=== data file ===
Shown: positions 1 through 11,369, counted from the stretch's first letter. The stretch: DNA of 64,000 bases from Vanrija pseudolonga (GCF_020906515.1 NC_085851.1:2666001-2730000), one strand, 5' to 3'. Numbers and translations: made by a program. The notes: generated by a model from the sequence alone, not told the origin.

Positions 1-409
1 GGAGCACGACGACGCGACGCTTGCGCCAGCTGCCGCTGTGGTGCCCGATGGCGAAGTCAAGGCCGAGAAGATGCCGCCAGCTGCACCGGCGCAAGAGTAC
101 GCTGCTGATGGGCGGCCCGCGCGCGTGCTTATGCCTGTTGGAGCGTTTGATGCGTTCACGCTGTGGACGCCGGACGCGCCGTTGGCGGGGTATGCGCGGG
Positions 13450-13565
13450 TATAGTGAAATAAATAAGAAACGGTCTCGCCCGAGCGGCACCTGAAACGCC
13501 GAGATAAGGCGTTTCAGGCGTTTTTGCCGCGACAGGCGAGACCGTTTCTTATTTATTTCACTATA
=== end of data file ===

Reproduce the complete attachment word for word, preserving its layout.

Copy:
Shown: positions 1 through 11,369, counted from the stretch's first letter. The stretch: DNA of 64,000 bases from Vanrija pseudolonga (GCF_020906515.1 NC_085851.1:2666001-2730000), one strand, 5' to 3'. Numbers and translations: made by a program. The notes: generated by a model from the sequence alone, not told the origin.

Positions 1-409
1 GGAGCACGACGACGCGACGCTTGCGCCAGCTGCCGCTGTGGTGCCCGATGGCGAAGTCAAGGCCGAGAAGATGCCGCCAGCTGCACCGGCGCAAGAGTAC
101 GCTGCTGATGGGCGGCCCGCGCGCGTGCTTATGCCTGTTGGAGCGTTTGATGCGTTCACGCTGTGGACGCCGGACGCGCCGTTGGCGGGGTATGCGCGGG
Positions 13450-13565
13450 TATAGTGAAATAAATAAGAAACGGTCTCGCCCGAGCGGCACCTGAAACGCC
13501 GAGATAAGGCGTTTCAGGCGTTTTTGCCGCGACAGGCGAGACCGTTTCTTATTTATTTCACTATA